In much of neo-Advaita, the idea of prerequisites on the part of the student or the teacher is not discussed. Speaking to general audiences in the West, some neo-Advaitic teachers give the impression that one can practice Advaita along with an affluent life-style and little modification of one’s personal behavior. This is part of the trend of modern yogic teachings in the West that avoid any reference to asceticism or tapas [spiritual exercises and discipline] as part of practice, which are not popular ideas in this materialistic age.[105]

Monetising the Moment

Critics of Neo Advaita also point out that Sri Ramana Mahareshi and Sri Nisargadatta Maharaj both taught for free, but the overt business-like manner of some western expressions of this movement are at odds with this approach. Indeed a consumerist-based approach to spirituality is at odds with most traditional forms of spiritual teaching more broadly. On this front, Tolle also finds some commonality with others categorised in the Neo-Advaita movement. I mentioned earlier that Tolle provided perhaps the most conspicuously commercial forms of present-moment oriented practice, and I do not state that simply because of high book sales. To give an idea of what I mean, I’ll quote from the Christopher Titmuss Dharma Blog:

In October 2013, Eckhart and [his wife] Kim Eng gave a five day retreat in Italy. His website said the retreat cost $995.00. I took a second breath when I saw the price for the retreat. And that was before I noticed the dreaded asterisk. On the asterisk below, it read:

*Tuition price only. Accommodations and meals package is additional.

Eckhart and Kim Eng charged $995.00 (£600, €725) for their tuition of participants for their five day retreat, plus sales of books, DVDs, calendars and so on. You do not have to be a rocket scientist to work out how much money they receive if 500 attended. They could have made for themselves about half a million dollars in five days.

Participants booked through Eckhart Teachings to pay to stay in nearby hotels, ranging from $500 to $1000 for the five nights – a walking distance to the huge conference hall to listen to Eckhart. If participants make their own housing arrangements, then they pay Eckhart Teachings, a “commuter fee of $295 including meals and yoga mat.” [106]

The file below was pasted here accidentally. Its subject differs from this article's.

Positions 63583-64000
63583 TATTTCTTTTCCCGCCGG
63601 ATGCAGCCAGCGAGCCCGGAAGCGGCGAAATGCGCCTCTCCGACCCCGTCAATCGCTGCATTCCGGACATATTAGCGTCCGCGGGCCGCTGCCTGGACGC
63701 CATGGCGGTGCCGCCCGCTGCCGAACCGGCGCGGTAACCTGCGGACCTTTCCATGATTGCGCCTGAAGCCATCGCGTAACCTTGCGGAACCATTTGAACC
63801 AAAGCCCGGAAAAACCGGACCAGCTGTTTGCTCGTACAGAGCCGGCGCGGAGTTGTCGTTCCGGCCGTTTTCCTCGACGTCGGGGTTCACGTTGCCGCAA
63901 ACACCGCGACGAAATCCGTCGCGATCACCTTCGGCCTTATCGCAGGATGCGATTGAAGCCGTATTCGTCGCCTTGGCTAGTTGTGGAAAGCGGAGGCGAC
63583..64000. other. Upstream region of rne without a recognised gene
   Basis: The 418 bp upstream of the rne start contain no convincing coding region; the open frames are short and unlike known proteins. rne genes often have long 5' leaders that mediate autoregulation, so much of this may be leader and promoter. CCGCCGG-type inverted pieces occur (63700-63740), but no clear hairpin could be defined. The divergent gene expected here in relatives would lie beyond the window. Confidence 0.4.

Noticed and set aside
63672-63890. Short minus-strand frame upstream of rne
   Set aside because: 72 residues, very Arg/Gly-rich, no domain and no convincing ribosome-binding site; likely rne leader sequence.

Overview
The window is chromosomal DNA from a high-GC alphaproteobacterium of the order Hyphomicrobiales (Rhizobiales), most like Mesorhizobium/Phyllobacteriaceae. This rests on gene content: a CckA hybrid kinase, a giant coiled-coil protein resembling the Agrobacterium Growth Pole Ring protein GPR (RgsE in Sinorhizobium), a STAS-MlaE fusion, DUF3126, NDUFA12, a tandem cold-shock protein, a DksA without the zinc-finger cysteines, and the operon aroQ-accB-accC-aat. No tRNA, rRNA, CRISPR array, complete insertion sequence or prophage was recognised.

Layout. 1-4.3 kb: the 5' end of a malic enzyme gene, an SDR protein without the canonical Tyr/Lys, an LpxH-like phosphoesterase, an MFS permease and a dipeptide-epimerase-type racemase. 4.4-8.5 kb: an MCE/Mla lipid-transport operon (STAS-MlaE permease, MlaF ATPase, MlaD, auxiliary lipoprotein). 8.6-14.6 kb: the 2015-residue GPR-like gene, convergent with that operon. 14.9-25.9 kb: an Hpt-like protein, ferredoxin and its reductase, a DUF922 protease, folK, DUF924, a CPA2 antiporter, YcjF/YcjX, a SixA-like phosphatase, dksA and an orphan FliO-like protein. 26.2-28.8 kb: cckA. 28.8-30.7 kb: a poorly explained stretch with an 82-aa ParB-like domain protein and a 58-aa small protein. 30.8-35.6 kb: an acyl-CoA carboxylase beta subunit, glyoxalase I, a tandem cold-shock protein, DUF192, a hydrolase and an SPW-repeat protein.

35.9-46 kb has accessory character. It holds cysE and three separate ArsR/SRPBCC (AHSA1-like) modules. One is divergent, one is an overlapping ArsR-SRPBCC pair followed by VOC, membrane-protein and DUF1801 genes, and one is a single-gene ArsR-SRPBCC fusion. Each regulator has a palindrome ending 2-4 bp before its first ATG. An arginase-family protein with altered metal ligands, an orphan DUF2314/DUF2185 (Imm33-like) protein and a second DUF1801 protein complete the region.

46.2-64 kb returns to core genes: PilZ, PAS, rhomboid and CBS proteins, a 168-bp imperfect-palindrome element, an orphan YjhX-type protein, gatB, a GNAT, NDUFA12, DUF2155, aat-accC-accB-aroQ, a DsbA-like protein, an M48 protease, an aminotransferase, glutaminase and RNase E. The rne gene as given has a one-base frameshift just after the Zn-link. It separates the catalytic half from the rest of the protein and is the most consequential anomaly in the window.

According to events promoted on Tolle’s website, this pattern continues. Tickets to a two-day retreat advertised for November 2021 in Hawaii called “The Depths of Being” are selling for $1497 USD. We are told this “covers tuition only” and lodging is paid separately (not to mention airfares). That certainly is not a model of in-person teaching delivery accessible to most in the world. Nevertheless, while retreats like this may be exclusive and out of reach for many, Tolle’s books have undoubtedly reached a mass audience, spreading the ideas within them on a global scale.

Closing Comments

In attempting to trace how the Fourth Way has had a much deeper influence than is generally recognised I have touched upon many other interesting topics along the way, some that I might revisit later. But I want to come back to my central point now. The idea that self-development is pursued primarily in the sphere of ordinary life, by bringing awareness to one’s daily actions and inner states in the present moment, was a hallmark of the early 20th century Fourth Way movement. It is worth considering just how novel and indeed revolutionary that approach was at the time, at least in mainstream Western society.

While some New Age and secular mindfulness authors today certainly do draw upon older traditions, such Buddhist or Hindu sources, the emphasis on pursuing greater awareness and insight primarily in the sphere of ordinary contemporary life owes much I believe to the trail blazed earlier by Gurdjieff and the Fourth Way tradition he instigated. Early teachers of that tradition such as Ouspensky and, most of all Maurice Nicoll, did much to communicate and explain, in accessible literature, an approach to present-moment practice in daily life, diffusing it to a wider audience beyond the Fourth Way. In time these ideas became pervasive. Many elements of the practical and insightful approach they conveyed have since been popularised. But it was they who first laid the groundwork which set in motion a revolution of the present moment, awakening people to the benefits of a shift in consciousness that can happen now in the moment—a transformation of the instant—that Nicoll once called “the creation of now”. Their influence remains palpable today, even if much was arguably lost in translation in the process of diffusion.

In my previous blog I argued that Maurice Nicoll has had a wider influence than is commonly recognised, extending far beyond The Fourth Way. Here I’ve elaborated on that claim by highlighting some prominent examples. I’ll discuss this premise in more detail in future blogs.



Last updated 27 September 2022